21eme Regiment de Ligne
  The Backpack
The Backpack
18. The haversack; in calfskin after curing, one foot deep in the interior, width 17"; two sides of 4" by 16" high; the cover-flap is 18" wide; the sac is 39" in circumference, comprising the cover-flap, two "ears" of the flap 10" long by 3.5" high in the centre; the lining of the haversack is in unbleached linen, and with a partition in the same, of the same length and depth as the sack, a slit 6" long edged with lambskin, in the cover 'flap, with two ties of lambskin; the cover- flap and the front of the sack is edged in lambskin; the sack closes with three straps in buff, 7.5" long 1 " wide, three tinned iron buckles, with 1 " openings enclosed by buff straps with keepers, the carry-straps are in buff 26" long by 16 lignes wide, stitched squarely 1 ' apart with a re-enforcing piece inside the skin in buff, and also attached, in buff, is a strap 9 lignes wide folded to 3 " high (this is a carrying strap), on the front two toggles in wood are attached to 2.5" squares in buff, to attach to the carrying straps.

Backpack Front
Memorial of the Officer of Infantry , 4th Subdivision -Equipment
No.240 Decision 4 Brumaire an 10, Paragraph 18 (page 720)
Now you know how to make a backpack! what should you carry in and on it; the
following is an extract from the "Manuel d'Infanterie" 17th Lesson Knowledge of the
corporal en route (No 426)-


Object                                                                Weight (kg)

water bottle                                         0.067
four days bread                                   2.935
two days meat                                     0.489
spoon                                                  0.068
cloth sack                                            0.718
trousers                                               0.780
two shirts                                            1.068
pair wool socks                                   0.153
pair black gaiters                                 0.353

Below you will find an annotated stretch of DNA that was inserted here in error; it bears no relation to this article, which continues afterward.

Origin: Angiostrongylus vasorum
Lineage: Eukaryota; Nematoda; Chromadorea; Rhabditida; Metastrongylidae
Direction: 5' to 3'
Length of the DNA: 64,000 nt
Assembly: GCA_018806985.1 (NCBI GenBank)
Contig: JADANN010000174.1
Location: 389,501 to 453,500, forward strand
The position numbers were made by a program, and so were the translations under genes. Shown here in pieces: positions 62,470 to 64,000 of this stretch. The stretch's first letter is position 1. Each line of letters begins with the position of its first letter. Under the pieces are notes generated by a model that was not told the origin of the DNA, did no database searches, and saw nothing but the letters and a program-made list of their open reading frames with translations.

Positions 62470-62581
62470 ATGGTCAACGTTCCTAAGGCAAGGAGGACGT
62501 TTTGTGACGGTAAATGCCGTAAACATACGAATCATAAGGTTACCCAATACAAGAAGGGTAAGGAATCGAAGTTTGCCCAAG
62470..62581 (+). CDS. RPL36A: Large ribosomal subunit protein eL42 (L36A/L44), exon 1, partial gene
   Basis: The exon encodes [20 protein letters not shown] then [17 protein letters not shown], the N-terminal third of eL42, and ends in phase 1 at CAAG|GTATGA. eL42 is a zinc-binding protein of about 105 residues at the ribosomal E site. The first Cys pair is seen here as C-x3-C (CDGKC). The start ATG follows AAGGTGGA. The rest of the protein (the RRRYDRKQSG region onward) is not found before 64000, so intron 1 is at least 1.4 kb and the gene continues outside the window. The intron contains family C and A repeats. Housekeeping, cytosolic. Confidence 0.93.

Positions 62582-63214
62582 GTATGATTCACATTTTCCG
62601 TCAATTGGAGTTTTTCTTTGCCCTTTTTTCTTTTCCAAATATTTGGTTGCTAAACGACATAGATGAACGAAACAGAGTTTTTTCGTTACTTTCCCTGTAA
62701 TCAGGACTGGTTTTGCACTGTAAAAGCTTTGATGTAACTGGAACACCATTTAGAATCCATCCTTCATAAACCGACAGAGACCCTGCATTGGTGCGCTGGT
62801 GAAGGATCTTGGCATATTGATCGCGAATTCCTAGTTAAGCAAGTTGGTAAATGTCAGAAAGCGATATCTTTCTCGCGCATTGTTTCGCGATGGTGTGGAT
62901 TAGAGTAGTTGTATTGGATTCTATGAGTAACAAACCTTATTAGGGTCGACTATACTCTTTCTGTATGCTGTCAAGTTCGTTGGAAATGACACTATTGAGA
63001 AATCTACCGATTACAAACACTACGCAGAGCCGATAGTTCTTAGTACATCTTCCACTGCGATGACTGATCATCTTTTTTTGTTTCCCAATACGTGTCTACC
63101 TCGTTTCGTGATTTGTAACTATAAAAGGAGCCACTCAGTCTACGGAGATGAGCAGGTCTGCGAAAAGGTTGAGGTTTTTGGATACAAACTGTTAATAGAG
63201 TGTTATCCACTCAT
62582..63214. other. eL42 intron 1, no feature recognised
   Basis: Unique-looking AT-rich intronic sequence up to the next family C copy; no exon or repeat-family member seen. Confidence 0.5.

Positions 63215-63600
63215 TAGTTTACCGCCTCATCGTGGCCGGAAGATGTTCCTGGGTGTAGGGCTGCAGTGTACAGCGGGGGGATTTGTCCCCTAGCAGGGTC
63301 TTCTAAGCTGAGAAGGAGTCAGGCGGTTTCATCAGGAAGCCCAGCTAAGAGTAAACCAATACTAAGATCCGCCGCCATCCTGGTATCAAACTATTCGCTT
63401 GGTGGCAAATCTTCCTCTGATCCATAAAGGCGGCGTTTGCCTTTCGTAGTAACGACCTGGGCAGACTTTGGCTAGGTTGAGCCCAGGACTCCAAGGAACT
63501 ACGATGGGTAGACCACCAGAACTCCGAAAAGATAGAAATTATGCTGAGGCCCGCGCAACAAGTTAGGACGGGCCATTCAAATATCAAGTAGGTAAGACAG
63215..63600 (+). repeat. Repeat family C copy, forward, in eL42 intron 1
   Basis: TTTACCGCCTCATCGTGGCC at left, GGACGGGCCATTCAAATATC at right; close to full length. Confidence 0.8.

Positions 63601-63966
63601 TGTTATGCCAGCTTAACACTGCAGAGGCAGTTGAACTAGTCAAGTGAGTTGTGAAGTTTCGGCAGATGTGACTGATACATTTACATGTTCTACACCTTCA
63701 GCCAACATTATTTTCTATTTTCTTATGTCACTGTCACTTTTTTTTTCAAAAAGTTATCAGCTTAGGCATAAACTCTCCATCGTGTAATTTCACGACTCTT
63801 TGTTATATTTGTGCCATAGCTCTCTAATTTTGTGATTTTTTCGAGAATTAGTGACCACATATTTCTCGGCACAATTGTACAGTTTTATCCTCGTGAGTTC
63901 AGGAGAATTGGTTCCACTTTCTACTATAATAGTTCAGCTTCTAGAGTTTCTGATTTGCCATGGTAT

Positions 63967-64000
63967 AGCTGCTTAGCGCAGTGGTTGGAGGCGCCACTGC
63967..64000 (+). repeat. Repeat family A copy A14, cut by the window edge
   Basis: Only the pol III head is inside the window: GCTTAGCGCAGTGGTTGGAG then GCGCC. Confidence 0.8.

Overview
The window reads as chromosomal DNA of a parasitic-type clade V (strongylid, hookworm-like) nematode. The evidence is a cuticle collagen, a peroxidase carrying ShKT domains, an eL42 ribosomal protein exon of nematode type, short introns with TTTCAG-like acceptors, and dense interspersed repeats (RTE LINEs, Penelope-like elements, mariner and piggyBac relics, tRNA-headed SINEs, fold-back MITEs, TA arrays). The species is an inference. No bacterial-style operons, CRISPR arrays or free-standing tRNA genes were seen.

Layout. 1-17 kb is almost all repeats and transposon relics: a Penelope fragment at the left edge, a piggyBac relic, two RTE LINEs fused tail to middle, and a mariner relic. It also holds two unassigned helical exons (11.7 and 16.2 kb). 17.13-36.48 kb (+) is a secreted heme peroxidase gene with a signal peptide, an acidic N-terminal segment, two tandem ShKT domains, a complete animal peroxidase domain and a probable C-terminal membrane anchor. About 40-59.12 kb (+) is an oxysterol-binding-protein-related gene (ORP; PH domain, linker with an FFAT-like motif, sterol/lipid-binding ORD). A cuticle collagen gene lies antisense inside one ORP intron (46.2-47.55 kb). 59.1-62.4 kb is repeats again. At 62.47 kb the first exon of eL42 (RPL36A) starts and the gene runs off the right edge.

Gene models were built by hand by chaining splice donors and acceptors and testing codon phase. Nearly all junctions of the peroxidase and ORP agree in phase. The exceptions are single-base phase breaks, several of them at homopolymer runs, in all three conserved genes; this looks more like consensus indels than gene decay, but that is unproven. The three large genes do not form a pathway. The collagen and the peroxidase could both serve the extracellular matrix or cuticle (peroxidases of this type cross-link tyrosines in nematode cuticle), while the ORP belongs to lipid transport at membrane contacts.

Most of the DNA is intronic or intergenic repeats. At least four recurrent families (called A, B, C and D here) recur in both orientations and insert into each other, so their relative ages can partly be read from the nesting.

pair shoes                                            0.611
headscarf (nightcap)                             0.052
comb                                                   0.003
equipment bundle (sewing)                   0.137
awl                                                      0.022
button hook                                         0.028
clothes brush                                        0.041
martinet                                                0.087
(cat o’nine tails for cleaning clothes)
habit brush                                           0.076
shoe brush                                           0.072
brush for brass                                     0.030
button stick                                          0.022
scraper                                                0.019
leather polisher                                     0.042
burnisher                                              0.098
service book                                         0.015

Total                                                    4.427



Backpack Rear

This does not include the greatcoat which was not in general issue 4 Brumaire an 10 (25
October 1802).

The cloth sack was also called the "sac a distribution" the dimensions of which are
given in paragraph 17 of the circular;

17. Sac a distributions. In raw undyed linen cloth; length 4 feet 10 inches, width 28 inches; the stitching pressed down except at the end which is open.

This tells us what the backpack should contain, their is also a regulation way of packing and this is taken from the Manuel d'Infanterie (llth Lesson)-

47. Form of the backpack.

The backpack is divided into four compartments: that of the front and back (depth) are separated by a piece of raw linen cloth. The third compartment ( 1) is situated to the side of the pack, and is designed to take the soiled linen, and finally the closing flap contains a pocket which forms the fourth compartment.